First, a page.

NYSDEC & AMR Pilot Reservation System: A no-cost pilot reservation system is now in effect at the Adirondack Mountain Reserve (AMR). The pilot program addresses public safety at a heavily traveled stretch on Route 73 in the town of Keene. AMR is a privately owned 7,000-acre land parcel that allows for limited public access through a conservation easement agreement with DEC. The pilot reservation system does not apply to other areas in the Adirondack Park. No-cost reservations are required May 1 through Oct. 31, 2021 for parking, daily access, and overnight access to trails through the AMR gate and the Noonmark and Round Mountain trailheads accessed through the AMR property. Reservations are available for dates a maximum of two weeks out. Walk-in users without a reservation will not be permitted. For a complete FAQ list, and to make a reservation, please visit

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Information attributed to NYSDEC is taken from press releases and news announcements from New York State's Department of Environmental Conservation.

8 Responses

  1. Doug Laubach says:

    Not sure where “no camping” at trailheads is permitted though this may have been a rule for sometime…I can see where campers set up fire pits, chairs and tents in parking areas, definitely not approved…but if one is traveling by vehicle an extended distance and arrives at a trailhead early, say before daylight, it is almost natural the vehicle occupants will spend some time resting in the car for awhile….I just hope some DEC people do not resort to vehicle inspections catching occupants resting for awhile…one laughable location, amongst many I have frequented is the Oswegatchie put in off of Route 3 just east of Star Lake, everybody camps there.

    • Boreas says:


      To my knowledge it was never “allowed”. It just was rarely enforced unless you set up a tent or were sleeping on the ground. But now with it becoming very difficult to find a parking spot at dawn, it is likely more and more people are showing up in the middle of the night and sleeping in the car. If I had to guess, if they check a lot at 1am and find people sleeping, they may boot them. If it is an hour before dawn, they may not. But I honestly don’t know how strictly it will be enforced.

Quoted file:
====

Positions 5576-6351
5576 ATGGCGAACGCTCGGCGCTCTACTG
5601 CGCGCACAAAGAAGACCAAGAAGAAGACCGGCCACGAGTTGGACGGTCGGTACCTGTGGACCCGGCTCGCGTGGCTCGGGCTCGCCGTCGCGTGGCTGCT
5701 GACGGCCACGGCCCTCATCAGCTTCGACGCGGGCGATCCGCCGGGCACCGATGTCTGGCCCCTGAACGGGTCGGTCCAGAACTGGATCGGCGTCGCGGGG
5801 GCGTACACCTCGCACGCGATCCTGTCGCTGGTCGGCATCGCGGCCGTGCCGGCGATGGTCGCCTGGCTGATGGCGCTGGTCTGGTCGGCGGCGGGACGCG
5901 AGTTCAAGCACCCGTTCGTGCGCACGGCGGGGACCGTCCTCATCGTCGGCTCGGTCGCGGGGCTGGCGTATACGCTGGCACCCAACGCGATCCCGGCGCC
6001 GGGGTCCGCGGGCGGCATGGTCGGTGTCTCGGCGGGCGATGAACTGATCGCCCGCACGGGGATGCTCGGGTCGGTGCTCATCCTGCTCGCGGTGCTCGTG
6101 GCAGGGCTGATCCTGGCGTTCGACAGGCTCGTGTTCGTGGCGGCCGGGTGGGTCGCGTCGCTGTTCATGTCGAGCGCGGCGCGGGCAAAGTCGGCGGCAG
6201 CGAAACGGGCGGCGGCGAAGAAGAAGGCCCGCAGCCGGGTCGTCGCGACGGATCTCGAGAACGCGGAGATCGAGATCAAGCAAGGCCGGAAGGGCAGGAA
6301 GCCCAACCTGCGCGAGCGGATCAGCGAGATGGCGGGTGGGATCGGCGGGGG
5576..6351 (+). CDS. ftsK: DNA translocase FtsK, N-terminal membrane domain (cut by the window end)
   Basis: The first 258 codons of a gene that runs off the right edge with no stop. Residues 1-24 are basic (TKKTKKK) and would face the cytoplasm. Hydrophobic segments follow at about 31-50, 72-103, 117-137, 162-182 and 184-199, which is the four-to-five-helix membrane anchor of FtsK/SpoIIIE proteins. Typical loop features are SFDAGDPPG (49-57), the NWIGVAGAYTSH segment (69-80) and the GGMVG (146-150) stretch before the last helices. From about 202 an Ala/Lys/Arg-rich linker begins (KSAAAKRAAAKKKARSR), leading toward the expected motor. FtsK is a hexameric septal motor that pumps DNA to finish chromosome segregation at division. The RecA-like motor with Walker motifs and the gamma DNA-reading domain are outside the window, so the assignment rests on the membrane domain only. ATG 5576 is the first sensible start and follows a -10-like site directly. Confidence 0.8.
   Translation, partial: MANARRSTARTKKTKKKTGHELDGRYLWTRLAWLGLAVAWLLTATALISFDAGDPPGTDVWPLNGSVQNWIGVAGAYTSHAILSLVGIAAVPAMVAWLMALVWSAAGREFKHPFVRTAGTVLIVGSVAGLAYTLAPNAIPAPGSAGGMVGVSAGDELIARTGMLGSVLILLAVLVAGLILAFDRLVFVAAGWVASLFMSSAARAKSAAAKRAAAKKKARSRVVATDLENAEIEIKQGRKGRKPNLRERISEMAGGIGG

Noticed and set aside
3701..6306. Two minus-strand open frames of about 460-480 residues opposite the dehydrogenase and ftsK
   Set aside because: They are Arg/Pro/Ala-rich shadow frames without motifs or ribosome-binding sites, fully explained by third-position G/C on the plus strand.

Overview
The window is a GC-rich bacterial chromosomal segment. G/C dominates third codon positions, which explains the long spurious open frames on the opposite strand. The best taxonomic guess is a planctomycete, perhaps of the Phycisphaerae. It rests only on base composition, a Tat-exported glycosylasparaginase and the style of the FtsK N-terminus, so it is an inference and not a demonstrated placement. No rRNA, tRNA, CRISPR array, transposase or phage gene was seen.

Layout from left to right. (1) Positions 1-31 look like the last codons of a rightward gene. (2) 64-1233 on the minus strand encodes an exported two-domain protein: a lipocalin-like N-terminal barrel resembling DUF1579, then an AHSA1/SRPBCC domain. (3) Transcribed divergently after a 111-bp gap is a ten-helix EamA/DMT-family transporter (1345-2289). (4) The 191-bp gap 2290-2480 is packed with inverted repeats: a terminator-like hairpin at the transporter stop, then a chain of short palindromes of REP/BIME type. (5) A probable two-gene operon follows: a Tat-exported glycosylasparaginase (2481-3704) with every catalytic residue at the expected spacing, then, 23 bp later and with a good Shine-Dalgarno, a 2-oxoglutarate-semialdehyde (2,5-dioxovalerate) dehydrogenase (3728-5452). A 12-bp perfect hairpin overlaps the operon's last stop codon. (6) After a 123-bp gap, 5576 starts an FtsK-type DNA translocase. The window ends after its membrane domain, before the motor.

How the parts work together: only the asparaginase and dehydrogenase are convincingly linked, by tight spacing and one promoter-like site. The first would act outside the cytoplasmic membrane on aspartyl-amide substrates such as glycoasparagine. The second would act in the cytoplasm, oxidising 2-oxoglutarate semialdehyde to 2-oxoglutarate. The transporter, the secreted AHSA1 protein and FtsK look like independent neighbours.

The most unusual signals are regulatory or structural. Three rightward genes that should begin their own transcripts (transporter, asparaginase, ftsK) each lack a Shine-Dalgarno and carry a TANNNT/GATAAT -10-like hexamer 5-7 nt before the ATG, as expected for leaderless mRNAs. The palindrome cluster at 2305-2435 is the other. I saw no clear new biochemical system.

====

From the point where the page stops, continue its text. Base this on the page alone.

2. Bill Keller says:

    It’s always been a requirement. “Camping is prohibited within 150 feet of any road, trail, spring, stream, pond or other body of water except at areas designated by a “Camp Here” disk” Easy fix, walk into the woods 150 feet and camp.

  3. Zephyr says:

    Since when has napping in your car become camping? Seems more like one of those rules that is really just an excuse so rangers can roust out someone they don’t like the look of.

  4. Paul says:

    I am pretty sure they cannot really prohibit you from sleeping in your car. It’s your private space. I think if you can park there legally you should be able to sleep there? I know lots of people who do this to make sure they get a good early start (especially in the winter) which is super important for safety sake. If it’s a plow thing sure wake the person and tell em to move. Stop with these stupid rules.

    • Boreas says:

      If I take my VW camper, I can sleep there free for a week tying up the space and using the surrounding woods for my lavatory. And I can invite my extended family to do the same with their vehicles. I suspect this is the origin of the rule – not someone napping for an hour before heading out. Again, just because there is a rule doesn’t mean it cannot be selectively enforced. Rangers do have some discretion.

  5. Steve B. says:

    There’s all kinds of gray areas here, sleeping in a obvious RV, which kind of IS camping, then sleeping in the back of a pickup, (maybe also camping, I did this once at the Garden lot)) to napping on the back seat of a car, (maybe not). I’d be curious how the DEC regulations are worded.

    • Boreas says:

      My guess is they are purposely vague. Sorta like WalMart parking lot camping. It gives them the ABILITY to legally kick someone out, but whether or not they are kicked out likely depends on how obnoxious the situation.